The role of a central bank is to implement monetary policy. The role of a central bank is not to act as an arbiter of what credit allocation decisions are good and what credit allocation decisions are bad.
Matt Nolan has a very good overview of the issues around the level of discretion the Reserve Bank is claiming mandate for with respect to macro-prudential policy.
I’d point out that on top of the level of discretion the Reserve Bank is engaging in, the Basel III framework which includes provision for unexpected losses, is just as discretionary and distortionary when it comes to capital allocation decisions in the economy.
The idea that a bunch of officials can forecast market tops better than private industry is hilarious. If they could they’d be hired by hedge funds in the US straight out of graduate school and would never set foot in a central bank because the opportunity cost in terms of wealth accumulation would be too high.
Even though I’m still just an economics student, I follow the literature and blogosphere closely. I know that since the global financial crisis, a lot of the stuff the Reserve Bank talks about in its bulletins has been dealt to by private actors.
How so? Banks are only going to give large mortgages to large earners in stable careers. If you run a business or are self-employed, you are subject to credit rationing because banks have been burned so often. Although Rob Hosking is correct in saying that LVR restrictions will save some people from themselves, the unintended consequences of discretionary policy are where the real welfare losses lie.
At the heart of the housing affordability issue is that in 2008 a lot of banks prematurely pulled the plug on residential development funding that was plugging the supply and demand deficit in Auckland and other places around the country.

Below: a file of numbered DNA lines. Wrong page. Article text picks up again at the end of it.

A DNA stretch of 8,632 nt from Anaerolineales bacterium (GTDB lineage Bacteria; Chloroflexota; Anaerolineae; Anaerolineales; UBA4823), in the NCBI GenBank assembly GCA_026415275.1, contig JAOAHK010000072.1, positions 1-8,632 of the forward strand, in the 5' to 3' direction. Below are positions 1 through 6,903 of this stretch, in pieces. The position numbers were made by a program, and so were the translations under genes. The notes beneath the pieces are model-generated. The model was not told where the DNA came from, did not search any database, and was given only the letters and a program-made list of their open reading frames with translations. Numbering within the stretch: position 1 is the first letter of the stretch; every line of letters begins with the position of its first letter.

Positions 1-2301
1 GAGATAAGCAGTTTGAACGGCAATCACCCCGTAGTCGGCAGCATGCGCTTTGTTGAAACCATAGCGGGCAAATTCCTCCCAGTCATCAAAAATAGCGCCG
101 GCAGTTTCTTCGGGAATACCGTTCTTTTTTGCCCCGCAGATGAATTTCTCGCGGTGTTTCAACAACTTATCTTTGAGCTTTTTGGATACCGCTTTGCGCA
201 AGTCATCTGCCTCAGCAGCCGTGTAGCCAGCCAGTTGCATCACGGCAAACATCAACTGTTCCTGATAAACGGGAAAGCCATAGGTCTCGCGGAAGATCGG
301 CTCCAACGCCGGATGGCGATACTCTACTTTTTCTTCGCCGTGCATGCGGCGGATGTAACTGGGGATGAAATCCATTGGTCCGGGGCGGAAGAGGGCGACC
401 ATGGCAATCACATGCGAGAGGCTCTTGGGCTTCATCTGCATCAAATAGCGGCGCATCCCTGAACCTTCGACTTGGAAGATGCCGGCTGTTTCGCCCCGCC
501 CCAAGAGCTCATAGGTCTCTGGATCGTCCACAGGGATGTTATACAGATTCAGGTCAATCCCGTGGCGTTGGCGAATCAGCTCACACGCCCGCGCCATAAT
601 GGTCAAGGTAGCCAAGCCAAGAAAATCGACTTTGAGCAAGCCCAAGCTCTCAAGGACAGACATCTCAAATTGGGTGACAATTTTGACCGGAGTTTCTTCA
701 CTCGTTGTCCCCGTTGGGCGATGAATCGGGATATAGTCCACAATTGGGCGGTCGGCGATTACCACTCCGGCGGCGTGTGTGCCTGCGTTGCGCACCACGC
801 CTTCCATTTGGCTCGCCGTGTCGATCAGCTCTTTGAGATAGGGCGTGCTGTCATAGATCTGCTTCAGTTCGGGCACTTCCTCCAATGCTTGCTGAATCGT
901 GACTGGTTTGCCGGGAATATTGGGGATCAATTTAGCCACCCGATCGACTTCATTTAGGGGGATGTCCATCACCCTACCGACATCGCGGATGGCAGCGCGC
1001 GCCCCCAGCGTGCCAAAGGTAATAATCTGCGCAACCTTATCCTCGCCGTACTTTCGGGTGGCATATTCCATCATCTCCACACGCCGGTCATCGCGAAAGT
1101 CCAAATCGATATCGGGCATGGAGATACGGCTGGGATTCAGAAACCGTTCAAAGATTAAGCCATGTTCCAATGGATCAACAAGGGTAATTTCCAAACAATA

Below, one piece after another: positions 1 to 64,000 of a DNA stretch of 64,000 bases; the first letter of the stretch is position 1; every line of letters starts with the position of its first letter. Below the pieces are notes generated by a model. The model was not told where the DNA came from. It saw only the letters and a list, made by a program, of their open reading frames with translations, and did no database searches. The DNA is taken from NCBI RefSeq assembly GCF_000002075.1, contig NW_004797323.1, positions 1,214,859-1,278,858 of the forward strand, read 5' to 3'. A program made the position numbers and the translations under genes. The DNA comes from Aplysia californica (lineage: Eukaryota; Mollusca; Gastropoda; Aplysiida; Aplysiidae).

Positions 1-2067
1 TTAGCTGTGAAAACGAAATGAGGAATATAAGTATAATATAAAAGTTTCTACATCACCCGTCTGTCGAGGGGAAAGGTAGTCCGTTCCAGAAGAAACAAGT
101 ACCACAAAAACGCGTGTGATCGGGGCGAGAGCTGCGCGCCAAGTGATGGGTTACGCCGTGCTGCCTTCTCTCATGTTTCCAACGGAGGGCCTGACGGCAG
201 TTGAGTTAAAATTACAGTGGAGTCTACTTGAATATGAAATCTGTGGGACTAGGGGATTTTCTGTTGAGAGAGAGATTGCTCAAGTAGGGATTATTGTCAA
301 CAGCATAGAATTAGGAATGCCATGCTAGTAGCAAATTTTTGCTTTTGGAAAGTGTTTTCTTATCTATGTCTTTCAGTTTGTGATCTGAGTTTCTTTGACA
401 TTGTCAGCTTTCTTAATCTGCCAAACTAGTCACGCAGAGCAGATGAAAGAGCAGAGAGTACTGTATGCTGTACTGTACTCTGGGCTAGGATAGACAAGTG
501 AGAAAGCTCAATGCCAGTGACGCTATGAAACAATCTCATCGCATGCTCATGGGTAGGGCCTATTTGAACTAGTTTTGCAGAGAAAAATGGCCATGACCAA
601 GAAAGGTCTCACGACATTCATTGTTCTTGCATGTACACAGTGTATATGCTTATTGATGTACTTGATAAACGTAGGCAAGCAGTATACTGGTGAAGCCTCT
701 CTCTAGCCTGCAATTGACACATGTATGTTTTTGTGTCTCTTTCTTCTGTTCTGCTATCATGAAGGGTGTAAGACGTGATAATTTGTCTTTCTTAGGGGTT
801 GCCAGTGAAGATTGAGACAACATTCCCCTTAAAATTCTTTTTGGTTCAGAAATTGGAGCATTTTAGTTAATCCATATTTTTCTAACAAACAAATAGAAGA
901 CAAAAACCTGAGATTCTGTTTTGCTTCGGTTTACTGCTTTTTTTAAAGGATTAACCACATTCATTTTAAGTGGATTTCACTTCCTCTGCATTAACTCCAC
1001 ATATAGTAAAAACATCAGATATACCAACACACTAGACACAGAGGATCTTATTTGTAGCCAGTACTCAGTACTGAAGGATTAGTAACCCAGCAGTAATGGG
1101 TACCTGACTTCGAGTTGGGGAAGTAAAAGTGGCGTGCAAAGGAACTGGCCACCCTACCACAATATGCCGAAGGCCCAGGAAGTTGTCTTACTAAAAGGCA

New Zealand is a poor country – someone on wages is unlikely to be able to save up enough capital to take a risk on a speculative property development so banks need to match up developers with loans. It’s risky – but it’s a societal benefit because without this activity, there would be no downwards pressure on house prices.
In the most cynical of analyses, I think the RBNZ could be pre-empting the possibility of a Labour / Greens / NZ First coalition government ripping up the already expanded memorandum of understanding and throwing in a whole lot of additional policy objectives for the RBNZ to achieve.
Are they on a mission to lose their independence? It sure seems that way. I’m not convinced that there is enough discussion about the trade-offs involved in making arbitrary decisions on what sort of lending is good and what sort of lending is bad.
In terms of efficiency, risk should be managed by those closest to the coalface. I think there has been a bit too much hysteria over the finance sector and not enough examination of how substantial changes in how they do business in light of their regulatory changes makes the Reserve Bank’s new clothes an awkward fit.